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Bishop William Murphy condemns terrorist attack on French church

Bishop William Murphy, spiritual leader of the Diocese

Bishop William Murphy, spiritual leader of the Diocese of Rockville Centre, delivers his homily during a Mass at St. Agnes Cathedral on March 18, 2016. Credit: Jeff Bachner

Bishop William Murphy on Tuesday condemned the terrorist attack on a Catholic church in northern France in which the attackers slit the throat of a priest celebrating Mass and took several hostages before police shot and killed the assailants.

Two men with knives stormed a parish church in St.-Étienne-du-Rouvray, in the Normandy region, and killed the Rev. Jacques Hamel, the church’s auxiliary priest who was in his 80s, as a morning Mass was ending.

Two nuns and two worshippers were held hostage, according to wire service reports. Two people were injured, one of them severely.

The Islamic State group claimed responsibility, calling the attackers its “soldiers,” The Associated Press said.

President François Hollande immediately traveled to the town and decried the latest of several violent episodes that have rattled France and Europe.

Murphy, spiritual leader of the Diocese of Rockville Centre, said he learned of the attack before going to chapel Tuesday morning. He noted that the assailants reportedly shouted “Daesh,” the Arabic acronym for ISIS.

“Every decent human being can do none other than condemn these atrocities and support all those, armed forces, police and international forces, that protect the innocent. That is normal,” Murphy, leader of the sixth-largest Catholic diocese in the United States, said in a statement.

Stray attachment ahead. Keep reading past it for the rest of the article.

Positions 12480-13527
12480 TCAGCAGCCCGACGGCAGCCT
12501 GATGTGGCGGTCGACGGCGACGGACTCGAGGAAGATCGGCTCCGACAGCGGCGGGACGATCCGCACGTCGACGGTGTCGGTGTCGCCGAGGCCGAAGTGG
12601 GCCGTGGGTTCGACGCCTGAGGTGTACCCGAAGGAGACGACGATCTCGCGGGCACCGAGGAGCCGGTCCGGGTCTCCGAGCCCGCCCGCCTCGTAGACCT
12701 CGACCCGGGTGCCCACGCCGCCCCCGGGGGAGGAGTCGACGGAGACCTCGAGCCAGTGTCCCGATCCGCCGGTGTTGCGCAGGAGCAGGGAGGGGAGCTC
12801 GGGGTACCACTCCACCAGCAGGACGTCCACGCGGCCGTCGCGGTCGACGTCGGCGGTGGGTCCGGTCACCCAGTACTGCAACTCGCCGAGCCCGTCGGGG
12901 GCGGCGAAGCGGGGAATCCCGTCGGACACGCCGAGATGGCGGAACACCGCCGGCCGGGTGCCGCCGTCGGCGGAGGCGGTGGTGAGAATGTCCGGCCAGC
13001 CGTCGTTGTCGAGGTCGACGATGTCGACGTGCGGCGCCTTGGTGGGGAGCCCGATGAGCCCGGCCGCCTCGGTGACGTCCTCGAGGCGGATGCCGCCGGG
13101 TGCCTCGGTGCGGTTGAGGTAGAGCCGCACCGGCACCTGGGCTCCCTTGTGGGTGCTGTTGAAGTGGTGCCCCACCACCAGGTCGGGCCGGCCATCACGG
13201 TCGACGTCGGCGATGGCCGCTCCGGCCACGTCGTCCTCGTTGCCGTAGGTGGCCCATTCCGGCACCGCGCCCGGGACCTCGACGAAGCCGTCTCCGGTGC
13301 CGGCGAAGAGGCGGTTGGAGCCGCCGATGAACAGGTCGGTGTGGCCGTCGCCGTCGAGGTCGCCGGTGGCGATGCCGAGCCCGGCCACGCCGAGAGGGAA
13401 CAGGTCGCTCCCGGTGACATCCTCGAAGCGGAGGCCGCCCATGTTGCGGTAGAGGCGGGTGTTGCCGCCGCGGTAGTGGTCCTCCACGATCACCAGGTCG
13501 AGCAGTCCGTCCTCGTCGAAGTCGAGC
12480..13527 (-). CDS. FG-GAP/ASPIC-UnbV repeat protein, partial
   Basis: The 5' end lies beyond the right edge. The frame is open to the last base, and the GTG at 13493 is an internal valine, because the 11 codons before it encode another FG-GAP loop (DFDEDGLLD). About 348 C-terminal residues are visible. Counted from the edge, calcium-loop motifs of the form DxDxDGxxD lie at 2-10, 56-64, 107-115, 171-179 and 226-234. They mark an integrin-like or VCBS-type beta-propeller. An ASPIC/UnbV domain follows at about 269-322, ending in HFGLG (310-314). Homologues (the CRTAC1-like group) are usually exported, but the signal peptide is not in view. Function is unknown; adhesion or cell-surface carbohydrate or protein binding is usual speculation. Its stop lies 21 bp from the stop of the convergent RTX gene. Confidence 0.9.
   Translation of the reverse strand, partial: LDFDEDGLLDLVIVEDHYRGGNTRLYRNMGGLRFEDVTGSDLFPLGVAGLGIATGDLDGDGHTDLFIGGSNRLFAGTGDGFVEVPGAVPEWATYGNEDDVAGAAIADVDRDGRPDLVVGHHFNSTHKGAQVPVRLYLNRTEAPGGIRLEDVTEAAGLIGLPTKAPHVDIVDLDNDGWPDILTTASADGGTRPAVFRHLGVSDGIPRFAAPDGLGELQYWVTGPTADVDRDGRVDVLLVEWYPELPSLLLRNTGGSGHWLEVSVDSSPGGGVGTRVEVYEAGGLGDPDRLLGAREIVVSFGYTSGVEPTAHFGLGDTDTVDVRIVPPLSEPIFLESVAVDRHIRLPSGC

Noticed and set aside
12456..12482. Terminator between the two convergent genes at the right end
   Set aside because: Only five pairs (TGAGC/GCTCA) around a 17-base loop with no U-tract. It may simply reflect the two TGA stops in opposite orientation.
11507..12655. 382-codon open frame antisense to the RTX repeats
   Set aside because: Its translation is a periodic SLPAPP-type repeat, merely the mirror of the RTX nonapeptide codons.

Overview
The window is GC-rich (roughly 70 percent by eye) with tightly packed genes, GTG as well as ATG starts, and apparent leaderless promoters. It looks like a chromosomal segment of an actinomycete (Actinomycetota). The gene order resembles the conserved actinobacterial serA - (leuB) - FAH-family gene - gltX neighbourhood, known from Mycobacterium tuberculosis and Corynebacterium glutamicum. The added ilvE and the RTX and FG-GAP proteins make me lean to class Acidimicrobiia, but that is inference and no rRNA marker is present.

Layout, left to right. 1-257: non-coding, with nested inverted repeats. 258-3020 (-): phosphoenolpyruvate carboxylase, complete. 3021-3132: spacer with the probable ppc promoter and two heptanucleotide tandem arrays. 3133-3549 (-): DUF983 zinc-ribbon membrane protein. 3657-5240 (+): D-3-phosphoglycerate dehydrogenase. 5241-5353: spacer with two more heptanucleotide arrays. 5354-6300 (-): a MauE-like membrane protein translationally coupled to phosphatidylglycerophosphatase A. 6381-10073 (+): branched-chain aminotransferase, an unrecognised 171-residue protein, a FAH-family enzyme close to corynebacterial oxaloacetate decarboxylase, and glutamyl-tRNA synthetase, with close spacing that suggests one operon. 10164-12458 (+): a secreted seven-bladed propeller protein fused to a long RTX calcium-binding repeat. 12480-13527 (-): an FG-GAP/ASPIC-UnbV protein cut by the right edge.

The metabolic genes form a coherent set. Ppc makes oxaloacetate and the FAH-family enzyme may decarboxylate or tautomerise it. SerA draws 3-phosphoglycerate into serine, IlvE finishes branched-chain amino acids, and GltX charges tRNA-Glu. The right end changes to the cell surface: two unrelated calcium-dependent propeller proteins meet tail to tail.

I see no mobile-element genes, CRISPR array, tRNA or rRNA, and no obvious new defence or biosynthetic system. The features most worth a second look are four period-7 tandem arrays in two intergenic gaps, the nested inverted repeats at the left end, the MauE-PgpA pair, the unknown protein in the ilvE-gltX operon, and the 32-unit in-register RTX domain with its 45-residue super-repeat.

“As a Catholic I recoil from several things. First of all, seeing an international network of terrorist thugs able to destroy the innocent at will is bad enough,” the bishop wrote. “But they try to cloak their lawless violence under an appeal to their religion, which makes a mockery of all those Muslims who are true adherents of their faith.

“Second, as a Catholic I recoil at seeing a parish church turned into a killing field. Yet that has been happening all across the Middle East now for many years.”

He added that thirdly, he wonders “about the irony that these morally bankrupt leaders of Daesh look on Christianity as an integral component of Western ‘civilization’ when Europe stands today as a denier that Christianity is even part of their heritage.”

Pope Francis, preparing for a trip to Poland, decried the “pain and horror of this absurd violence.”

The church assault came as France continued to reel from the Bastille Day strike in the southern city of Nice, in which a Tunisian-born deliveryman barreled along a seaside promenade, mowing down spectators who had just watched a fireworks display. Eighty-four people were killed in that attack, which was claimed by the Islamic State group.

Hollande, who received heavy criticism for alleged security lapses since that rampage, quickly headed Tuesday to the scene of the church attack, some 65 miles northwest of Paris.

“We are facing a group . . . that has declared war against us,” he told reporters, also referring to the Islamic State as Daesh. “It was not Catholics who were targeted; it was all the people of France.”

With wire reports


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